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Bridging the EU-China’s gap on the Rule of Law?



As the European Union (EU) and the People’s Republic of China (PRC) celebrate 40 years of bilateral relations, the partnership continues to develop inter alia with the launch of a new Legal Affairs Dialogue, announced during the 17th EU-China summit (June 2015). As Rule of Law approaches greatly differ between the PRC and the EU and contain unbridgeable conceptual gaps, the new Legal Affairs Dialogue might further contribute to changes in the EU’s strategy of external Rule of Law, faced with the PRC’s own narrative and approach to the Rule of Law. On the other hand, the new dialogue might offer room for agreement and convergence on various global, bilateral and domestic levels. Recent domestic adjustments in the PRC and a manifest interest in reforming its legal system at a time when the EU is itself re-thinking its strategy of external rule of law offers a great potential for significant exchanges and an opportunity to bridge the Rule of Law gap between the PRC and the EU.
1 23
Asia Europe Journal
Studies on Common Policy Challenges
ISSN 1610-2932
Asia Eur J
DOI 10.1007/s10308-015-0437-7
Bridging the EU-China’s gap on the Rule of
Matthieu Burnay, Joëlle Hivonnet &
Kolja Raube
1 23
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Bridging the EU-Chinas gap on the Rule of Law?
Matthieu Burnay
&Joëlle Hivonnet
&Kolja Raube
#Springer-Verlag Berlin Heidelberg 2015
Abstract As the European Union (EU) and the Peoples Republic of China (PRC)
celebrate 40 years of bilateral relations, the partnership continues to develop inter
alia with the launch of a new Legal Affairs Dialogue, announced during the 17th
EU-China summit (June 2015). As Rule of Law approaches greatly differ between
the PRC and the EU and contain unbridgeable conceptual gaps, the new Legal
Affairs Dialogue might further contribute to changes in the EUs strategy of
external Rule of Law, faced with the PRCs own narrative and approach to the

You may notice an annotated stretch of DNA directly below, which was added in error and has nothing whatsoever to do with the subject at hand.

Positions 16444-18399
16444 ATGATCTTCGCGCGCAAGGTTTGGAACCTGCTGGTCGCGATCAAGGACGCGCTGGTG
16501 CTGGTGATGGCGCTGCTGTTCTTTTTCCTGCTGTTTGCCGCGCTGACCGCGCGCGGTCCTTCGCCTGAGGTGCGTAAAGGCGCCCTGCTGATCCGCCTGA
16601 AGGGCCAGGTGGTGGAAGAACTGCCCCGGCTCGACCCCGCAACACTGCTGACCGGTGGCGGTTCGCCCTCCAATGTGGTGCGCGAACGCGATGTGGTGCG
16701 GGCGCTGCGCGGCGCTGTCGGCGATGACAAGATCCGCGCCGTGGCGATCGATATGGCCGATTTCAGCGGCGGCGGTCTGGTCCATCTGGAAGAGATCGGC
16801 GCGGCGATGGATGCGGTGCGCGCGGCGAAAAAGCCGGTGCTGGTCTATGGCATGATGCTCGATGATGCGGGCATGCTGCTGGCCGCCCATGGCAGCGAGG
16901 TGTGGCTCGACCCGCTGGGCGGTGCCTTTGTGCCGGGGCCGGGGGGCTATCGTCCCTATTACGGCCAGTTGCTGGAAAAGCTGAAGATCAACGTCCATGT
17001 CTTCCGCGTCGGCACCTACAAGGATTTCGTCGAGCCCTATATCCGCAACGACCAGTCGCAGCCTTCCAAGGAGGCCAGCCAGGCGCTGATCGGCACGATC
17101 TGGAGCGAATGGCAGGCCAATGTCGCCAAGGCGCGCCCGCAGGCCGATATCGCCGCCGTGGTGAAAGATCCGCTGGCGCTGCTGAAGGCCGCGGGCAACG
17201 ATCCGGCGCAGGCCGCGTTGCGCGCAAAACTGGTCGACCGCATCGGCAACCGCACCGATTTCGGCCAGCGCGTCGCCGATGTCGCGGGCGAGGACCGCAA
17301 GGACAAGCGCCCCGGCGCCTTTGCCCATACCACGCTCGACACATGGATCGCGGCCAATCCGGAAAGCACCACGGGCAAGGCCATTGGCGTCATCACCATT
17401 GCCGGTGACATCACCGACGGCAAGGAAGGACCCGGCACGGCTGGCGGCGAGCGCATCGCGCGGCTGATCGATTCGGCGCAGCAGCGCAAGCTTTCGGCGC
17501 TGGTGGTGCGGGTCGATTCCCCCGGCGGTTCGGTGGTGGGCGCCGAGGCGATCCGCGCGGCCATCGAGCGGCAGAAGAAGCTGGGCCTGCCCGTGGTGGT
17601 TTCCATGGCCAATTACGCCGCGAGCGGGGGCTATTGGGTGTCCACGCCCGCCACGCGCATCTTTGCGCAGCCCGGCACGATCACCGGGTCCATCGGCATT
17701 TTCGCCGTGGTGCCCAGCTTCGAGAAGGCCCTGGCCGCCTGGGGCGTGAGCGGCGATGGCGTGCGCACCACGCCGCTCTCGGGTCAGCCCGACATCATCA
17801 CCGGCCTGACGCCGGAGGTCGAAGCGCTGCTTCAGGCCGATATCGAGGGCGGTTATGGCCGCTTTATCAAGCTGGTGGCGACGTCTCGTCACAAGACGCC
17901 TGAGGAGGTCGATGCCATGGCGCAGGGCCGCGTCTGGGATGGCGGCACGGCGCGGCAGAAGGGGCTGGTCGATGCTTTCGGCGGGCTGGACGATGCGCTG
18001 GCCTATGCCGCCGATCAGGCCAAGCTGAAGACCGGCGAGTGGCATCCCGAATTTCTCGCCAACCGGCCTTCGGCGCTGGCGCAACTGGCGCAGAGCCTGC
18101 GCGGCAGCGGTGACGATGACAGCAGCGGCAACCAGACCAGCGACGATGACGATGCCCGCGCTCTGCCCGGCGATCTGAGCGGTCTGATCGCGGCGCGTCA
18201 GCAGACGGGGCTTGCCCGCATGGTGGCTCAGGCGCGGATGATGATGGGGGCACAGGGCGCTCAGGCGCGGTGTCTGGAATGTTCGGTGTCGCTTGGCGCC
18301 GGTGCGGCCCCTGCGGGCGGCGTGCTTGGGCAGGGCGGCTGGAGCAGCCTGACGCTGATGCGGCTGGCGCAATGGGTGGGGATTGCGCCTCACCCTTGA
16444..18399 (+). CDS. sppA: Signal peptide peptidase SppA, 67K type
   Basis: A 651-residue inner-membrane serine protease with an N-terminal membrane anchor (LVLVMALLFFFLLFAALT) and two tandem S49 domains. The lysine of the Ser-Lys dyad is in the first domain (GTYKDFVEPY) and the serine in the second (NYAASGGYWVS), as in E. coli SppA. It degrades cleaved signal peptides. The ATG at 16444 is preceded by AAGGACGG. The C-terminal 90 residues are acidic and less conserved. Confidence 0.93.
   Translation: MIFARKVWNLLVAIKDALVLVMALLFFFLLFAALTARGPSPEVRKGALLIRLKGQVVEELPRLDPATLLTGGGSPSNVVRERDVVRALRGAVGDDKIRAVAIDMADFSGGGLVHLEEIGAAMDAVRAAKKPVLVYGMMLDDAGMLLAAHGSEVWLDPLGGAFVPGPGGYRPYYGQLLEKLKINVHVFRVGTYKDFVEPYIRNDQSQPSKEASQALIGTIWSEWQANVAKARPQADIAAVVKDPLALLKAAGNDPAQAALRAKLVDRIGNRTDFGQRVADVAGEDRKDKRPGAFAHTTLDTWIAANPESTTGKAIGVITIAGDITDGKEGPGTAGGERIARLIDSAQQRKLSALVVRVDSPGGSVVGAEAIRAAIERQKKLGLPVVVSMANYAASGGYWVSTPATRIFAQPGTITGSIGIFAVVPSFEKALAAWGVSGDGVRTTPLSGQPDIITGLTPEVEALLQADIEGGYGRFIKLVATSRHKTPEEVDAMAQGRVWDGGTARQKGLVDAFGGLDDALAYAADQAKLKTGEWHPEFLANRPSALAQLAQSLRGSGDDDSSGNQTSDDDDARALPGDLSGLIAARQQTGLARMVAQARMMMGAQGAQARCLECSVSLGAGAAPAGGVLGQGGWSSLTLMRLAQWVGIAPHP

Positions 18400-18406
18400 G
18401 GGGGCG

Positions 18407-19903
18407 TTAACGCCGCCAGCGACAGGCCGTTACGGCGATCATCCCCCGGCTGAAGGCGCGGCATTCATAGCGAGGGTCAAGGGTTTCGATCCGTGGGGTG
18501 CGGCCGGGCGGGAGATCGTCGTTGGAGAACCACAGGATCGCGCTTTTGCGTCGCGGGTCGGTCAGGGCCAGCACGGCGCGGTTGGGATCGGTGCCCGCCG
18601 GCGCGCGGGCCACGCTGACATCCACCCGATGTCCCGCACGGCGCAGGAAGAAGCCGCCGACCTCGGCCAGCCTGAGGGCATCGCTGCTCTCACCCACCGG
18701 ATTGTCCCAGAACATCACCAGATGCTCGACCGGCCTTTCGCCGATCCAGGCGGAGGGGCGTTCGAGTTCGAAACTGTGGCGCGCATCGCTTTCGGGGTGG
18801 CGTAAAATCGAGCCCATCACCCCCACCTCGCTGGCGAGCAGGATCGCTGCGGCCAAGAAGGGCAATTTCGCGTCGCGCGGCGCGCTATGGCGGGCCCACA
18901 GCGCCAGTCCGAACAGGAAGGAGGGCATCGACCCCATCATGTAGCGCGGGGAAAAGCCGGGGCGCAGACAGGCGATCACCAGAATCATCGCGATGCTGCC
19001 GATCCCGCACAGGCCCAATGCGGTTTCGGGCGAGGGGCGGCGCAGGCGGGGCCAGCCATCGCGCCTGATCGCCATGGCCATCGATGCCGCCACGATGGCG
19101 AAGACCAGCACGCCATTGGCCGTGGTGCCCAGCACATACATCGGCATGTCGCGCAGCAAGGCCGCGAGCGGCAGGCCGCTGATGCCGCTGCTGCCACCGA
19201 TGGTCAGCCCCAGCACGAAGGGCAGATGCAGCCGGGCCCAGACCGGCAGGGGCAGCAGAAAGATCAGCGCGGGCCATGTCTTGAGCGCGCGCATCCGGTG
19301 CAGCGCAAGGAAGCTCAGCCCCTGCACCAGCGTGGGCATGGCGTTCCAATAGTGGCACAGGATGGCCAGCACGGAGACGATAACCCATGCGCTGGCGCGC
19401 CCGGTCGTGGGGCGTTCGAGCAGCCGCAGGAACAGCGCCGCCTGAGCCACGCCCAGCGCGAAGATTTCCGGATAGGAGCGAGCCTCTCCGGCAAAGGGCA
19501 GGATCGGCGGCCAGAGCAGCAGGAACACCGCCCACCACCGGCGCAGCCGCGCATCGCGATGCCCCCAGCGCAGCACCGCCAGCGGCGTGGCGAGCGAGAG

Rule of Law. On the other hand, the new dialogue might offer room for agreement
and convergence on various global, bilateral and domestic levels. Recent domestic
adjustments in the PRC and a manifest interest in reforming its legal system at a
time when the EU is itself re-thinking its strategy of external rule of law offers a
great potential for significant exchanges and an opportunity to bridge the Rule of
Law gap between the PRC and the EU.
In 2015, the European Union (EU) and the Peoples Republic of China (PRC)
celebrate 40 years of bilateral relations, an anniversary that both sides are taking
very seriously to explore further ways of expanding their already wide-ranging
partnershipcurrently more than 60 bilateral dialogues (Burnay et al. 2014). In this
context, the EU is hoping that the 17th EU-China summit will broaden and deepen
further the partnership by launching a new legal affairs dialogue. In the following,
we argue that the EUs strategy of external Rule of Law promotion is changing
Asia Eur J
DOI 10.1007/s10308-015-0437-7
The views expressed in this paper are those of the authors and do not necessarily reflect those of the EEAS or
European Institutions.
*Joëlle Hivonnet
Leuven Centre for Global Governance Studies, KU Leuven, Leuven, Belgium
European External Action Service, Brussels, Belgium
Author's personal copy
because partners like the PRC are developing their own narrative and approach to
the Rule of Law. In this perspective, the article focusses on the Rule of Law
approaches of PRC and the EU. In doing so, we are able to highlight the major
differences between PRC and the EU, and assess whether their respective BRule of
Law^approaches contain unbridgeable conceptual gaps or offer room for agree-
ment and convergence on various global, bilateral and domestic levels (Pan 2012).
The paper then argues that recent domestic adjustments in the PRC suggest that the
Chinese side shows a renewed interest in reforming its legal system at a time when
the EU is itself re-thinking its Rule of Law strategy. As a consequence, the EU and
China might be converging on Rule of Law conceptions and a newly identified
Chinese Bopenness^may offer opportunities to enter discussions on the Rule of
Law between PRC and the EU.
The EU Rule of Law promotion
The EU has long been described as a Bnormative power^, providing norms to the outside